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Susan Lindquist interview: What happens when there is protein misfolding?

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Misfolding is happening all the time in cells. There is a very substantial fraction of proteins that misfold and never make it to the normal, folded state. The cell devotes a tremendous amount of energy trying to coax them back into their proper folds. If it cannot do that, if it cannot get the fold right, then it will degrade the protein, so most proteins that misfold wind up getting degraded. That’s kind of a waste of energy. It also means that if a particular protein has a mutation in it that won’t let it fold very well – – like the mutation that causes cystic fibrosis, that protein is hundreds of amino acids long, and it has just one mistake, just one mistake, one amino acid – and that protein misfolds, it winds up getting degraded. And that functionality that you need in the lung, it just disappears, and that’s what causes that terrible illness. The other side of protein misfolding that causes problems in biology... that sometimes if proteins misfold and they don’t get degraded, they hang around and they’re sticky and interact with other things... ...and they can make a mess, make a lot of problems. So the other kind of protein misfolding diseases that we get are not because of an absence of the protein because it gets degraded, but because the protein is misfolding and gumming up the works and sticking around, doing things that it shouldn’t be doing – interacting with membranes, for example, and causing membranes to be leaky. That’s another aspect of protein folding. Those are two kinds of ways in which protein misfolding can cause diseases. Protein folding problems are responsible for an enormous variety of human diseases. The fact that there are so many different diseases that are caused by problems with protein folding is our way of being able to see visually, and immediately in a way that matters to us, what all biological systems are facing all the time: every single protein in there can go off pathway – can misfold – at any one time, and environmental stresses cause lots of problems with protein folding. All biological systems are kind of poised at a position where they are so crowded... ...that they’re barely making the proteins that they should, and environmental stress can easily send that off pathway, or genetic mutations can send it off pathway, too.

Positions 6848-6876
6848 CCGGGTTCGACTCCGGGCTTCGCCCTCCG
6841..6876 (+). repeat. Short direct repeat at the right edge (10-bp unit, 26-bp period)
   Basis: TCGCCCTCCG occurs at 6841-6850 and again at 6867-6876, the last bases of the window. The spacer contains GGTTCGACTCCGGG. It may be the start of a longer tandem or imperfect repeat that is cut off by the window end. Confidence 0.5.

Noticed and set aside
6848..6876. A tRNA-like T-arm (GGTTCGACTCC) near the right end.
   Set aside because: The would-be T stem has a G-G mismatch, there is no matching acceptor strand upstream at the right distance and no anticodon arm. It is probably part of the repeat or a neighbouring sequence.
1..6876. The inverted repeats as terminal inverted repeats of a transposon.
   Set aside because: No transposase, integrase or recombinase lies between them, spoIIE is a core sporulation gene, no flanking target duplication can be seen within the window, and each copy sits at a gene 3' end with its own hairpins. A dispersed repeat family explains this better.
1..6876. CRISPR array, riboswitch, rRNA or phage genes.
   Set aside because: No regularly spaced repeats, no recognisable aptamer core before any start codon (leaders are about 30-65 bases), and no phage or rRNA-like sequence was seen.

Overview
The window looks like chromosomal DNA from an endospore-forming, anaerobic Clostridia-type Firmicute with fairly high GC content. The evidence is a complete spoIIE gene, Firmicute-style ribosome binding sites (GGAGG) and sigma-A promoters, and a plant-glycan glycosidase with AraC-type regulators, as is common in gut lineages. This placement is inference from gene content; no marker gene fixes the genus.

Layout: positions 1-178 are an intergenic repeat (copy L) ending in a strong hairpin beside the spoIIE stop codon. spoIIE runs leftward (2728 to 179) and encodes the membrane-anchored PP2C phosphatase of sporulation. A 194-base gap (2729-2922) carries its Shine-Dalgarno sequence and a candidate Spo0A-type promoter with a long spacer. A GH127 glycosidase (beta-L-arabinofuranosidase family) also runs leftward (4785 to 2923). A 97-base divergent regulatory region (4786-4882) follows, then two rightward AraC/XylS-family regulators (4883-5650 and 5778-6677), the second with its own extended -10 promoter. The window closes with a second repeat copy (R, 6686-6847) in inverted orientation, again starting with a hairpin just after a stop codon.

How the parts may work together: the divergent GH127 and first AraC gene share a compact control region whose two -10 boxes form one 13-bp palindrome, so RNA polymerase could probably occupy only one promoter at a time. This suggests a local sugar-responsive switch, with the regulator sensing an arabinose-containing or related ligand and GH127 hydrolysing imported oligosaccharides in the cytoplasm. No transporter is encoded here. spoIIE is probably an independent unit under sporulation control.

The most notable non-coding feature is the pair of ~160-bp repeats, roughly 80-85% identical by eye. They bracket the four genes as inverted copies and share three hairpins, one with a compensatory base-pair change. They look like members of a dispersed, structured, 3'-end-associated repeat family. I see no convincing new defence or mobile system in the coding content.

Video Details

Duration: 2 minutes and 41 seconds
Country: Sweden
Language: English
Producer: MoleCluesTV
Director: Per Thorén
Views: 45
Posted by: locumele on May 12, 2014

Professor Susan Lindquist interviewed for MoleClues. Entire interview available on

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